Girls’ Education Programme
Educating girls specifically has enormous and far-reaching benefits, as evidence shows. It reduces rates of child marriage, promotes healthier and smaller families, improves wages and jobs for women, and empowers women to become leaders at community and government levels.
Yet around the world, 263 million children are still out of school, and twice as many girls as boys will never even start school.
We work across 54 countries to ensure that children receive the quality education that is their right. In countries where girls are denied an education through risk of violence or child marriage, we set up girls’ clubs and school committees so that girls can demand their right to education, free from abuse.
Education helps girls break out of the cycle of poverty
There is no dispute about the benefits of education, especially for girls.
- A child born to a literate mother is 50 per cent less likely to die before the age of five.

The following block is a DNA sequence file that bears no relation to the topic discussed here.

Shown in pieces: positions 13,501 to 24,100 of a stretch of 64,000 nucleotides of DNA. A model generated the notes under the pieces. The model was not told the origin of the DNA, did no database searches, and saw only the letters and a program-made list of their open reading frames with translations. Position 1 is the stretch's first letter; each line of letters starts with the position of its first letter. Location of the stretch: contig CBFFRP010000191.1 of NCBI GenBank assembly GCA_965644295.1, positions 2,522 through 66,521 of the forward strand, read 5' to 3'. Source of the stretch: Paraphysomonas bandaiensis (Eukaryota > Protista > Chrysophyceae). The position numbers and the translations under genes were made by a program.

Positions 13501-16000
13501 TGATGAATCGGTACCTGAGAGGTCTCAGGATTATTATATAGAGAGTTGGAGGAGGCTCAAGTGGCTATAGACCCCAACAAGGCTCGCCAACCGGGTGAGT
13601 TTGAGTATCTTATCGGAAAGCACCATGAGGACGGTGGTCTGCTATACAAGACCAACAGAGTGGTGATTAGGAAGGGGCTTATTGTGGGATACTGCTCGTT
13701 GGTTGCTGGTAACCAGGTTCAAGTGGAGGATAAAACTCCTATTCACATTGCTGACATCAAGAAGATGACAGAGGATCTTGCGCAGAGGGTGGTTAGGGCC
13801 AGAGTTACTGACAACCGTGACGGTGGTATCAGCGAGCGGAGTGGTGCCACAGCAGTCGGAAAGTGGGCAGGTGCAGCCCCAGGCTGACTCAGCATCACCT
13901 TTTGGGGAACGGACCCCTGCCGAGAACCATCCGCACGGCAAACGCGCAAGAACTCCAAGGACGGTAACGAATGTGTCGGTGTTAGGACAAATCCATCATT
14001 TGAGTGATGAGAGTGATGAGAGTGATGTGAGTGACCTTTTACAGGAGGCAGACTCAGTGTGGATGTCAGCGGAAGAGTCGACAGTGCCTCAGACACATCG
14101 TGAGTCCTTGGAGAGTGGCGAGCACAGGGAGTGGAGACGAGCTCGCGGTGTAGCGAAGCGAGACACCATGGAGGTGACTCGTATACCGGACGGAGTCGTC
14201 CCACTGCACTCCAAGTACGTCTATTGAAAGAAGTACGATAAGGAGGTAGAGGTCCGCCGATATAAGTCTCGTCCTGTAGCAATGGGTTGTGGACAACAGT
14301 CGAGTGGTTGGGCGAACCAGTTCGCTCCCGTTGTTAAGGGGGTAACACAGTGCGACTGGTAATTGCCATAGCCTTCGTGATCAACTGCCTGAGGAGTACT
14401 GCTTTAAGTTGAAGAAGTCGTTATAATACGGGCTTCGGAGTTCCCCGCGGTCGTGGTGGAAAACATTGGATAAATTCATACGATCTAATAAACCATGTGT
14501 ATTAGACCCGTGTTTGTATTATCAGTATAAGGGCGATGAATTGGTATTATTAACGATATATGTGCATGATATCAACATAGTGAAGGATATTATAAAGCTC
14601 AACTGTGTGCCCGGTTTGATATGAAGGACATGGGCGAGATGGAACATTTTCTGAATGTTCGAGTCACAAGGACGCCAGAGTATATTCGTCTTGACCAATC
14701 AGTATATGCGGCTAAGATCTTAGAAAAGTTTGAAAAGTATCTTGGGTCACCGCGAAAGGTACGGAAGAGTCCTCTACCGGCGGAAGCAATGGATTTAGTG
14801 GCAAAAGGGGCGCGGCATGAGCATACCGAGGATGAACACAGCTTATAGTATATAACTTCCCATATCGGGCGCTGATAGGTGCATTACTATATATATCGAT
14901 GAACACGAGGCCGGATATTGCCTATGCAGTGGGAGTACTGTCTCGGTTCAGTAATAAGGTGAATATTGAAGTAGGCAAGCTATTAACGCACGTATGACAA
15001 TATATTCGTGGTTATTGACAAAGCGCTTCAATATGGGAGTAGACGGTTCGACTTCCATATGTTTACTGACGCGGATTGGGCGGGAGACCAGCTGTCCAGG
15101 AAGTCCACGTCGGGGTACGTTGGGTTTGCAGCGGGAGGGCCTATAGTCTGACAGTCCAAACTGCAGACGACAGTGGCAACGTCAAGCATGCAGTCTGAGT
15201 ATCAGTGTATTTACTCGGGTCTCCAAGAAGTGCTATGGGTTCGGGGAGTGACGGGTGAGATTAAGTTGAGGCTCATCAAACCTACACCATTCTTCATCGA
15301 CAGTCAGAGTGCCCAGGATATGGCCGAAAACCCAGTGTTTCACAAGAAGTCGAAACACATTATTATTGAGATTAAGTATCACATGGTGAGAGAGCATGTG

- Every extra year of education is estimated to increase a girl’s earning power by 10 to 20 per cent.
- Girls who have completed seven years of education will marry on average five years later than uneducated girls.
We work with parents, teachers, children, civil society organisations and local authorities to make sure children have essentials like desks, books, food, drinking water and toilets at school.
We ensure that girls’ specific needs around access to sanitary towels and advice on sexual reproductive health are met so that they are able to go to school and stay there.